Now, I was just reading Leon Adams’ famed history of wines in America, which was last edited in the late 1980s, and in it, he was writing about the grocery store bill that was being battled over even back then. And David said at the debate about the grocery store bill at Viticulture 2010, that some one quoted a newspaper article from the 1970s that also sounded like it was written just yesterday. In both articles, the same attitude prevailed – it’s not a matter of if, it’s a matter of when.
David has his own twitter account, and I don’t want to steal David’s thunder. He has many opinions on the subject, but he said one thing that I agreed with – in this whole giant mess, the one thing has remained a constant – the liquor lobby has spent every last dime in a desperate fight to defeat, delay, and kill this bill at every possible moment. However, they have not spent one quarter of that money (not a tenth, maybe not even one hundredth) coming up with a plan to help their member stores prepare for the future.
There are fewer liquor stores today than there were five years ago. Restaurant sales are down. Wholesale sales of wine are down. What is the trade liquor group doing to help its constituents plan for the future? How are they preparing their members to inoculate themselves should the grocery store bill some day pass(and eventually it will)?
I will go on record that as of this writing, I do not think the bill is fair and equal. I’ve said it before. The state is not giving liquor store owners enough to work with to combat grocery stores on a level playing field, as they will indeed be fighting for their livelihoods (many of them any way). I think there needs to be more in the law for liquor store owners. If grocery stores can sell wine, why can’t liquor stores widen substantially the other items they are allowed to sell?
What the state liquor store association is not doing, however, is working on a plan that shows liquor store owners how to get along in the new word order, should it happen. It turns out, like in American national politics, scaring people to death is much more effective than teaching them how to move forward. Maybe the NYSLSA should have an amber alert, etc.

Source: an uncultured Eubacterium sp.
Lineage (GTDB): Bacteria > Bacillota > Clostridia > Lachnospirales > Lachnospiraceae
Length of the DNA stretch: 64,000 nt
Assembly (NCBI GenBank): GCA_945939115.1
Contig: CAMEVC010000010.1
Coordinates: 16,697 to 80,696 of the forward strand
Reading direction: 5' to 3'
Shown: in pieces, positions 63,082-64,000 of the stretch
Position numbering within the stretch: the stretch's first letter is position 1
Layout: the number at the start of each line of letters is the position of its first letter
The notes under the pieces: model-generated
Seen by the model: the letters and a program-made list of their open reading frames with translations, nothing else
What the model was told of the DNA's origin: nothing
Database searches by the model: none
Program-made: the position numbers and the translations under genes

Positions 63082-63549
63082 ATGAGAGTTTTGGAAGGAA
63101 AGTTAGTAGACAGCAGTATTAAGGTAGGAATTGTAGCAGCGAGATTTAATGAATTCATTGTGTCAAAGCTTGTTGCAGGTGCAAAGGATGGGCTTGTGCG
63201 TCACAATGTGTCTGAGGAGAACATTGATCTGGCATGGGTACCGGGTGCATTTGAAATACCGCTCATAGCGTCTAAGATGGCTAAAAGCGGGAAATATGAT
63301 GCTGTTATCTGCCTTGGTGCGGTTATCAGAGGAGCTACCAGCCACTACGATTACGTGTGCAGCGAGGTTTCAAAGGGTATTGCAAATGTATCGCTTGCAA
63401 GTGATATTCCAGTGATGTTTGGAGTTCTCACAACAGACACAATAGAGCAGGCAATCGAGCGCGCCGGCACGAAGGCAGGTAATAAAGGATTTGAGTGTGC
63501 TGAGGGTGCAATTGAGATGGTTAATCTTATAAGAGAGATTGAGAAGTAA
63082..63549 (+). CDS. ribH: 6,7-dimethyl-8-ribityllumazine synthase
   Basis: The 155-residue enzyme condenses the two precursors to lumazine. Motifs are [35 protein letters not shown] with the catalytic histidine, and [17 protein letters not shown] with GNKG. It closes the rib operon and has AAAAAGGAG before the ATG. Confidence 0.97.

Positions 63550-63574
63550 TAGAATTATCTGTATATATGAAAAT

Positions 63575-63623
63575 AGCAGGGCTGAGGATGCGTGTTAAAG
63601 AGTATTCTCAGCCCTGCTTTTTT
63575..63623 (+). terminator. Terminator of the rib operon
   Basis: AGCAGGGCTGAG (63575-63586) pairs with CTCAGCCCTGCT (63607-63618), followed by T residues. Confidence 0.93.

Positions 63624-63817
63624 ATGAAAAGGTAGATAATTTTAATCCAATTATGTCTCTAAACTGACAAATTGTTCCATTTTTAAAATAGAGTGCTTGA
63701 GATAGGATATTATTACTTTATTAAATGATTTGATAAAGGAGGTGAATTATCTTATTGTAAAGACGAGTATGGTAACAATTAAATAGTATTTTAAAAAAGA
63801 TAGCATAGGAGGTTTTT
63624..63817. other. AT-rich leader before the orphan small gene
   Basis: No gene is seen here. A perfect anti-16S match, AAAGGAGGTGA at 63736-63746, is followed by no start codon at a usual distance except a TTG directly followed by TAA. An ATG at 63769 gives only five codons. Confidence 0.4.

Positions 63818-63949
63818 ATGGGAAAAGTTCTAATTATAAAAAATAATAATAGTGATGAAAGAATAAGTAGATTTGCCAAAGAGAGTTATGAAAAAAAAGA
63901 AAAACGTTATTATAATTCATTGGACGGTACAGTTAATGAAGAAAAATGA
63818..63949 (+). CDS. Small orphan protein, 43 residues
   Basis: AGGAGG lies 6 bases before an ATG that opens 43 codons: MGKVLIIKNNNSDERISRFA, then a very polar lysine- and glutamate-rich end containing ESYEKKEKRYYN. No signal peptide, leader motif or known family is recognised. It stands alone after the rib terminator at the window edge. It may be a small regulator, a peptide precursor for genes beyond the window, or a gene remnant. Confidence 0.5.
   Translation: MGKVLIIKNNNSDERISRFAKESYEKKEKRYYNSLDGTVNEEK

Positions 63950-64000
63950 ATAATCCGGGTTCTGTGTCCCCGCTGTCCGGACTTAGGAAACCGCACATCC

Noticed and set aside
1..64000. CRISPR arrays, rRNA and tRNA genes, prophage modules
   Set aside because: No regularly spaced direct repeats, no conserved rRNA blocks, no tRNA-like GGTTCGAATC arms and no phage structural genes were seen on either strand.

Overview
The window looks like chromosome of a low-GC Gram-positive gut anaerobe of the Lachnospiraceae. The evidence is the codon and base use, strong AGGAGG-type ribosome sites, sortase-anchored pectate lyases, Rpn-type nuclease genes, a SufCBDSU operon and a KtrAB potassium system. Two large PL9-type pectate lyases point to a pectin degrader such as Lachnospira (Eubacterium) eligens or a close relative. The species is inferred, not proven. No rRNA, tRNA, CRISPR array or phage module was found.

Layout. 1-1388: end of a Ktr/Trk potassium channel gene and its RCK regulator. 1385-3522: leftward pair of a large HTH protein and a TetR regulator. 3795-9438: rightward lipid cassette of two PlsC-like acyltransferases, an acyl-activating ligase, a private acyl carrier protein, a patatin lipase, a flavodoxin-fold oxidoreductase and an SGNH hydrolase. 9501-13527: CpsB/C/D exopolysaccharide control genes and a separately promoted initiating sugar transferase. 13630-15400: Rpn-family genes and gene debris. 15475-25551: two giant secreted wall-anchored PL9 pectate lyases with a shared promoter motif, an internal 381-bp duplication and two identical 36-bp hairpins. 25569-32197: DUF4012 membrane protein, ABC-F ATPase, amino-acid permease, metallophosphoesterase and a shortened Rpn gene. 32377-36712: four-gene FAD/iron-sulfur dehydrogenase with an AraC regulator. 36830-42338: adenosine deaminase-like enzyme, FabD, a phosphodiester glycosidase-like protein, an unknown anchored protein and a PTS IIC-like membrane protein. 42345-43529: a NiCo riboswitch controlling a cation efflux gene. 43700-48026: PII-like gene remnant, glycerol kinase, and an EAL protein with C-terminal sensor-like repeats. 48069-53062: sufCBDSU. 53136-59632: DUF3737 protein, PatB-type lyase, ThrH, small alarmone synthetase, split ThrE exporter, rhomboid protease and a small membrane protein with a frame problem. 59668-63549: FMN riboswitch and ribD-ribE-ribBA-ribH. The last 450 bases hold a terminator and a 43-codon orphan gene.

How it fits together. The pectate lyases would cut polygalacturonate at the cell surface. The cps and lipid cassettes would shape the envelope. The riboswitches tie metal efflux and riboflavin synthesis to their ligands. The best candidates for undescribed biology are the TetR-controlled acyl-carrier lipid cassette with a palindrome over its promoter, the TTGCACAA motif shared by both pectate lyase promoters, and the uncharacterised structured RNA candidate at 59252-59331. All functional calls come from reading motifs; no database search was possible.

Where’s the planning ideas on how to rejigger your product selection? Where’s the information on what to buy with the new laws in place so that you can keep your store fresh and competitive? Where’s the ways to differentiate your self and selection from the grocery stores? What can a liquor store provide that a grocery store can’t, and how to promote yourself better, etc.? It’s certainly not on their website.
Scott Osborn will eventually get his way. As I’ve said before, he’s not wrong. And he won’t quit. What then? Where are the contingencies? Should the NYSLSA be showing their people how, now?
On top of this, I cannot tell you how many wine shops I walk into that don’t carry New York state wine. I’m lucky, in that, in Columbia County, NY, there are a dozen shops I know carry a decent selection of NY state wines. And I buy from them. I think those folks are great, and I know they care about sustainability and great wine. I know they are good people. But I’ve gone to a lot more that don’t carry NY state wines at all. The NYSLSA has come knocking on all our doors, begging us to help support them. And there are handfuls of quality wine shops that do stock a decent representation of New York wines. But I know that number is less than half. More than likely it’s less than one quarter, that support their local wineries. It is an outright shame.
There is no way that once the big grocery chains get the right to sell wine that they will carry the smaller New York state wines. Wegman’s for example, who sells wine in other states, will carry the same supply they do now, which is a decent representation. I give them kudos. In New Jersey they carried a half-dozen local New Jersey wines. That was more than I could say for a handful of independent wine shops in the local area. In New York it will be the same. The rest of the large stores will carry low priced, boxed wines, and cheap glutted, over runs from California and South America.
What will retailers do? I have one of the ways they can succeed. One of the things they can do is embrace their local New York state wineries. Local is everything these days….except in many liquor stores. Local is the buzzword of our times, right now. But walk into especially some of the poshest wine shops, and ask for New York state wine, and they look at you like you asked for ripple. Local wineries can support in-store tastings. The small wineries offer these kinds of marketing opportunities all the time. Local winemakers are always thrilled to come in and talk with your best costumers. The local wineries, unlike California and South America, want to be your partner. They want to help you. They’ll supply you with point of purchase material, and other promotional materials to help you sell your product better.
Talk to your local winery, and see if they don’t lunge at the chance. And partner up with your neighbor instead of some guy from out of town!